Whether we realize it or not, we consume a lot. I’m not just talking about food, but rather media and retail — we live in a “more we have the better off we are” society. I am slowly learning that it’s not necessarily the case and that I’ve tried to not consume in excess like I used to in many ways.
Growing up, I loved getting the Sears Whishlist catalog and basically covering entire pages in red circles because I wanted a lot. Of course I wanted whatever toy, clothing, cassette tape (CD?) that was popular because I thought that my friends would like coming to my house if I had these really awesome things or I would look really good if I had that poofy paint shirt (seriously). But now, I find more pleasure in purging and donating things to people who need it. I don’t look at catalogs or Ads for big-box stores anymore, because there is simply nothing I need/want.
On Tuesday, the announcement of the Darren Wilson indictment happened and the media was everywhere. Since giving up my cable, I didn’t feel the full effect of whatever press conference was on the big cable news networks. I had to rely on my Twitter timeline to see what was actually happening/being said. As information was being tweeted in copious amounts, I had to shut things down. Being thrown a lot of information at once was like running into a store on Black Friday: all of the things that you have to grab without even thinking of why you buy it. Social Media consumption doesn’t allow me time for critical thought: why are people reacting this way, how does this effect me (or how doesn’t think effect me), what is the real issue, what can I do to help? I did not want to be someone who was sucked into the mass media consumption.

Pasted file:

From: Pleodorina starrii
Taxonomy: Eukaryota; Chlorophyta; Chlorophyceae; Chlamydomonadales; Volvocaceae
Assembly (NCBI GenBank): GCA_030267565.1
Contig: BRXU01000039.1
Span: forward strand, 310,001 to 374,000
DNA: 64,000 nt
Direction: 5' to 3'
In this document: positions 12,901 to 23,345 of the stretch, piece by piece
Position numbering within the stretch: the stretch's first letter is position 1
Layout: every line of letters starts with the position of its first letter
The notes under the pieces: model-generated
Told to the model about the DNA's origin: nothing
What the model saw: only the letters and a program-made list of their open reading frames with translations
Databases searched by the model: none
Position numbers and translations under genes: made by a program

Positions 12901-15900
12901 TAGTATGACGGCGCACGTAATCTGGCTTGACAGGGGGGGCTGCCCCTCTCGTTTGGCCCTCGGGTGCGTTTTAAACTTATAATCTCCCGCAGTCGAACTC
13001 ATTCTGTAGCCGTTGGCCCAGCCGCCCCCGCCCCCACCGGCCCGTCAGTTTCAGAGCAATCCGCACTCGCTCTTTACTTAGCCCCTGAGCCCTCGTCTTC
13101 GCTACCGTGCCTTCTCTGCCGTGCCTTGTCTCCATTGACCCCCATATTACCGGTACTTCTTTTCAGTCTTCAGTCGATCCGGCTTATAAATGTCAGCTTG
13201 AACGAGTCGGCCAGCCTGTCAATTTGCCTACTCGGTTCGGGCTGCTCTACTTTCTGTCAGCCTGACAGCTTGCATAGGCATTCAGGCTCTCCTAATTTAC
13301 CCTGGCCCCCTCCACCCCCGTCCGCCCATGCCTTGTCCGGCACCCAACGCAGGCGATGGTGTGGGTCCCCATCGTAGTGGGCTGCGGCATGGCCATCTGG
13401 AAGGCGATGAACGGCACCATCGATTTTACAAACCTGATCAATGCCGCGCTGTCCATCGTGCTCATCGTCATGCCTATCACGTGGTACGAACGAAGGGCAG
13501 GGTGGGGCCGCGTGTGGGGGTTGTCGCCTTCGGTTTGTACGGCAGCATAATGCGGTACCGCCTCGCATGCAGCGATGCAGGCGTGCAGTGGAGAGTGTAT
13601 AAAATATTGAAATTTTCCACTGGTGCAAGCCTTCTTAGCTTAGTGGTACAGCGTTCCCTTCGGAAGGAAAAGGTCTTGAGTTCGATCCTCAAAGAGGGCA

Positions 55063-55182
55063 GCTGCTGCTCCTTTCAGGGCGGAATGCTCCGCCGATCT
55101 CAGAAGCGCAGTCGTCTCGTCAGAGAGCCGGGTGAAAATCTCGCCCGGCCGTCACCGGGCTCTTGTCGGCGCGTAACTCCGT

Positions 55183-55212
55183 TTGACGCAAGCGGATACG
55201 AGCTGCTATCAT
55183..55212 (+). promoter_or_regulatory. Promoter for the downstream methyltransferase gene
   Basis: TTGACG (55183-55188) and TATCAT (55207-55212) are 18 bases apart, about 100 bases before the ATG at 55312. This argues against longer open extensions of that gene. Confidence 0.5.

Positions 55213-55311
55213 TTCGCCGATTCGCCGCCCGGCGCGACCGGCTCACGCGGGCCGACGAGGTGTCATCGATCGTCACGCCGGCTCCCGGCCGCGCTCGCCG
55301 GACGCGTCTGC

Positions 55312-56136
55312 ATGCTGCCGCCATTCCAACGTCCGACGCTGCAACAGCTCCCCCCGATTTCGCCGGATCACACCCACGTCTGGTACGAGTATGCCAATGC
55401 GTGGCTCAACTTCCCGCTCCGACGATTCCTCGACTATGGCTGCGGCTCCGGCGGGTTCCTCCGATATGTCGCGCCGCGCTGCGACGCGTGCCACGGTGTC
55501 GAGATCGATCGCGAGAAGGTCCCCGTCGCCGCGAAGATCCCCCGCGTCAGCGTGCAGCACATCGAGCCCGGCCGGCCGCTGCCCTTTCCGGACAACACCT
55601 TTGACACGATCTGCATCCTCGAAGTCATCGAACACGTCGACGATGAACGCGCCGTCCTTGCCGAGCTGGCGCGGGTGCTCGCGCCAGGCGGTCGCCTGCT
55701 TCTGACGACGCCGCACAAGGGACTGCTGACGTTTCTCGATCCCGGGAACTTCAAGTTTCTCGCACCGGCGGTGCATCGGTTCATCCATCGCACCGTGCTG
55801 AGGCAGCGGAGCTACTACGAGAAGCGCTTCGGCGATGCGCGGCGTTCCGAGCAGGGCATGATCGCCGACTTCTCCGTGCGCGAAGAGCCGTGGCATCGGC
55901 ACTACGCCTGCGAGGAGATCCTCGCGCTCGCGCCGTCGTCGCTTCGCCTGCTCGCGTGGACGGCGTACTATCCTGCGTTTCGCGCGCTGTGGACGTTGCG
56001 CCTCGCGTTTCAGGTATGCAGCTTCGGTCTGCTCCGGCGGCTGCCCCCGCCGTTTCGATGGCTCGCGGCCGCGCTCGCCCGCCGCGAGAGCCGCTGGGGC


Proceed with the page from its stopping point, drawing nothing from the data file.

Lately I’ve been trying to figure out ways to consume less. I’ve been selective about which social media platforms to engage with (adios Facebook, Instagram) and how I select to spend my money (necessities and practical items). I’ve also been thinking of ways to give to those who do not have much as I do, which is where I want to do more. I’ve already began getting rid of clothes and larger items that I just don’t need. I challenge those who participate in mass consumption to do something good. If you’re going to wait 2 hours in line for a $10 toaster — why not also buy a toy for a child who may not get anything? If you’re going to the grocery store to purchase things for a holiday dinner — why not spend an extra $5 on canned goods for a local food bank? There is so much we can do to make a difference, and so with the holiday season upon us, let’s see what kind of difference we can make in someone else’s life.
To figure out how to get started on simplifying your life/get rid of the mass consumption, I encourage you to read “Things are simple. People are not” by my good pal Michael Goodman.